A patent search (also called a “prior art search”) is a process of canvasing already-filed patent applications and previously issued patents to ensure an invention similar or identical to yours isn’t already protected. You can do preliminary searches on USPTO.gov and Google Patents on your own, but understand that–while these are great places to start—the library of patents is extensive (around nine million patents have been granted) and experienced professionals have more expertise at patent terminology and key word searches in addition to analyzing the results of such a search. Paying for a professional prior art search with a qualified law firm is a great way to find out if your idea is already patented, which can save you money long-term.
You should file your patent application as soon as possible. Passage of the America Invents Act changed patent law from a first-to-invent to a first-to-file system. This means that even though you may have conceived of your invention before someone else thought of it, it is the person who first files their application that wins. Therefore, it is essential that if you have invented something, you should take steps to get a patent application on file as soon as possible.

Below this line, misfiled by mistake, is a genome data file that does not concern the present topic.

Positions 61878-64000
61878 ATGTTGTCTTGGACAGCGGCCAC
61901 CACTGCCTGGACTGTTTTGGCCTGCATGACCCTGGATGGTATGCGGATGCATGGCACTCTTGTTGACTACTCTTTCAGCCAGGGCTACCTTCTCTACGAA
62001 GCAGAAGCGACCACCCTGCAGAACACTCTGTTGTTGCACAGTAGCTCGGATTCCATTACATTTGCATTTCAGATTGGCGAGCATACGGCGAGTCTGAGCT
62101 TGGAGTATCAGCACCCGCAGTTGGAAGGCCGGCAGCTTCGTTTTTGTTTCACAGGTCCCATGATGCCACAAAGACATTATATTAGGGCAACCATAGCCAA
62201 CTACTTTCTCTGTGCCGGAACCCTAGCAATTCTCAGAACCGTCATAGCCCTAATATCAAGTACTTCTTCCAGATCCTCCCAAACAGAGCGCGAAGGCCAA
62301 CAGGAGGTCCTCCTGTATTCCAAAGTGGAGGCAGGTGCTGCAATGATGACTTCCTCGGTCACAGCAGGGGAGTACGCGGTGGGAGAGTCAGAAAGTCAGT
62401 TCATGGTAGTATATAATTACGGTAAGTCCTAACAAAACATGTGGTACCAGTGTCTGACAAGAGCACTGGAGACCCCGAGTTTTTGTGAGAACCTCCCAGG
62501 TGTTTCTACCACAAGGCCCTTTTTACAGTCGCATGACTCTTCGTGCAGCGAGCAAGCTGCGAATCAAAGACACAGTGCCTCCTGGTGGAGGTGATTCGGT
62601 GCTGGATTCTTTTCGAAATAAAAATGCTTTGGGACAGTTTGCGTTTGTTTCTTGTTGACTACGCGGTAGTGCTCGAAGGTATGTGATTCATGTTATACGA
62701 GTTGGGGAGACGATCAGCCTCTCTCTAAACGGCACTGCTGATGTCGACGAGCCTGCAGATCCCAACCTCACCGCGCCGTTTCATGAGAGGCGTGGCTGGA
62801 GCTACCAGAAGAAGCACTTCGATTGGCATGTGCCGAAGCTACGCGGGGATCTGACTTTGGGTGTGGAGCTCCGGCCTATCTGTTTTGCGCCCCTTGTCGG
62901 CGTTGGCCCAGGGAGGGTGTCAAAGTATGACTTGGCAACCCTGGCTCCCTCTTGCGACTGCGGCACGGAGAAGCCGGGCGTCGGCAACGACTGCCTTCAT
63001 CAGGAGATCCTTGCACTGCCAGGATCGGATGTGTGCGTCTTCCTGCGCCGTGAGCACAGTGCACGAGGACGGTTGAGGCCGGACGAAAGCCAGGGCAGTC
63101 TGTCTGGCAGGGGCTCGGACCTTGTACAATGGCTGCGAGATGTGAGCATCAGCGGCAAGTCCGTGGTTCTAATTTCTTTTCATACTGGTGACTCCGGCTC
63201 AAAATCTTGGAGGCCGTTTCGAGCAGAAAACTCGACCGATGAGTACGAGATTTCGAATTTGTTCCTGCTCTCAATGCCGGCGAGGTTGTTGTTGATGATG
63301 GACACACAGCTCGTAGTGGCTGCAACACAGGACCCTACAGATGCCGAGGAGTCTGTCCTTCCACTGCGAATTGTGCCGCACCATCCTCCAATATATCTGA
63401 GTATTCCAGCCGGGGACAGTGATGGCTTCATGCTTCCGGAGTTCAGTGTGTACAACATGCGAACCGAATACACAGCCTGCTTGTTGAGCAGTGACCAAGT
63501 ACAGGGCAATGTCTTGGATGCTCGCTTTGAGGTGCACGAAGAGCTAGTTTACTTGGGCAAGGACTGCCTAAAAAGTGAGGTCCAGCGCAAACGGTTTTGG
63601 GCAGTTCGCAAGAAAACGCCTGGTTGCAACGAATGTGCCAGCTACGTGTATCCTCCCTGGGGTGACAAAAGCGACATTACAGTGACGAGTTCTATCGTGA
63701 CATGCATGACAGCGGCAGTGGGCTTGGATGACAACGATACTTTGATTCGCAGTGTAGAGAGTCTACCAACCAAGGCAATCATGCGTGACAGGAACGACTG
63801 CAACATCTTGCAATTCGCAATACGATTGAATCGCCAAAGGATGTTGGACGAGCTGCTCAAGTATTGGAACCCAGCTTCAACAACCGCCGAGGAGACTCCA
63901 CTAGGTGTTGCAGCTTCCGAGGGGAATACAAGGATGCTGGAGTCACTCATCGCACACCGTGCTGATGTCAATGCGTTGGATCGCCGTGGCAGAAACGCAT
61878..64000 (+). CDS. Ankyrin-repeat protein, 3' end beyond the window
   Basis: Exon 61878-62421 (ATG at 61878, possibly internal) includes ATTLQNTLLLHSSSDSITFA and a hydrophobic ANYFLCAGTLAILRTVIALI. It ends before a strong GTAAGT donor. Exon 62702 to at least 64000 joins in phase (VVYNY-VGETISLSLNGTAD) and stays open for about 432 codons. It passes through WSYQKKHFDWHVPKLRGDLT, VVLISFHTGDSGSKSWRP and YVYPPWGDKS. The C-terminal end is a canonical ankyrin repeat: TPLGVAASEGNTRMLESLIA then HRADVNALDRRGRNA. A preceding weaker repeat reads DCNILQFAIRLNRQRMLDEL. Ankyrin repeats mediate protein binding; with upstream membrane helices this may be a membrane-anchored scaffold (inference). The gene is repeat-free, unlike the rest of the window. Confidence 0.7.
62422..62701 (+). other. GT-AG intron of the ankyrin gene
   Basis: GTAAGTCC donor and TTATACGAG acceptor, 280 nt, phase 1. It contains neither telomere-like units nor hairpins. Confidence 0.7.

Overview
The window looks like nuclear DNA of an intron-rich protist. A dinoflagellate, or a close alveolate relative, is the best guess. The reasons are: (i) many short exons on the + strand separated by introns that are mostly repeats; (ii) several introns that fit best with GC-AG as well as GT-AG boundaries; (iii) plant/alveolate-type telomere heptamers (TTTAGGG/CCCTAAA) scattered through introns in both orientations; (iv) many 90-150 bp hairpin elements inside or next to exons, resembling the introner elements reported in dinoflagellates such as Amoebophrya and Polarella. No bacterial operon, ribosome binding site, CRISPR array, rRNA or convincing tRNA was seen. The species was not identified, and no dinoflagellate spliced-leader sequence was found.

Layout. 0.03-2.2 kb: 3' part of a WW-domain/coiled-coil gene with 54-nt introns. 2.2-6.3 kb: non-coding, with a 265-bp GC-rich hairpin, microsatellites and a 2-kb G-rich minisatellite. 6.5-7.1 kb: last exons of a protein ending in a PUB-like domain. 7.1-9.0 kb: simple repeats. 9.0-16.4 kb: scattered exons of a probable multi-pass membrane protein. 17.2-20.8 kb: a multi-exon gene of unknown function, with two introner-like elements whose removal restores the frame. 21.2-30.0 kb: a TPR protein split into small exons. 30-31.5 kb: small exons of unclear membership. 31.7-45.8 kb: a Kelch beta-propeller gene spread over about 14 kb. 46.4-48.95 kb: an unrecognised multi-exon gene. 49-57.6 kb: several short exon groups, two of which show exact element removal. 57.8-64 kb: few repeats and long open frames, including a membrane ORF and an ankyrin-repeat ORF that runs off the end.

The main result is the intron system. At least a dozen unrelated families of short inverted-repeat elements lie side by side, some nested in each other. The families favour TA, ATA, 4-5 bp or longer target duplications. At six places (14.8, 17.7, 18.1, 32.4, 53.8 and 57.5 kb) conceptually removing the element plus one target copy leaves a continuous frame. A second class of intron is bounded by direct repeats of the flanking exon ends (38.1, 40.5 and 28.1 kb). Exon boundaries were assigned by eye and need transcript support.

A Provisional patent application can be thought of as a placeholder application and can be used in the new first-to-file system as a way to get an application on file at the USPTO. It outlines the broad concepts of the invention and allows an inventor time to flesh out the specific details of an invention or determine marketability. A Provisional application is not examined by the USPTO. A Non-provisional patent application must be filed no later than one year from the filing date of the Provisional application.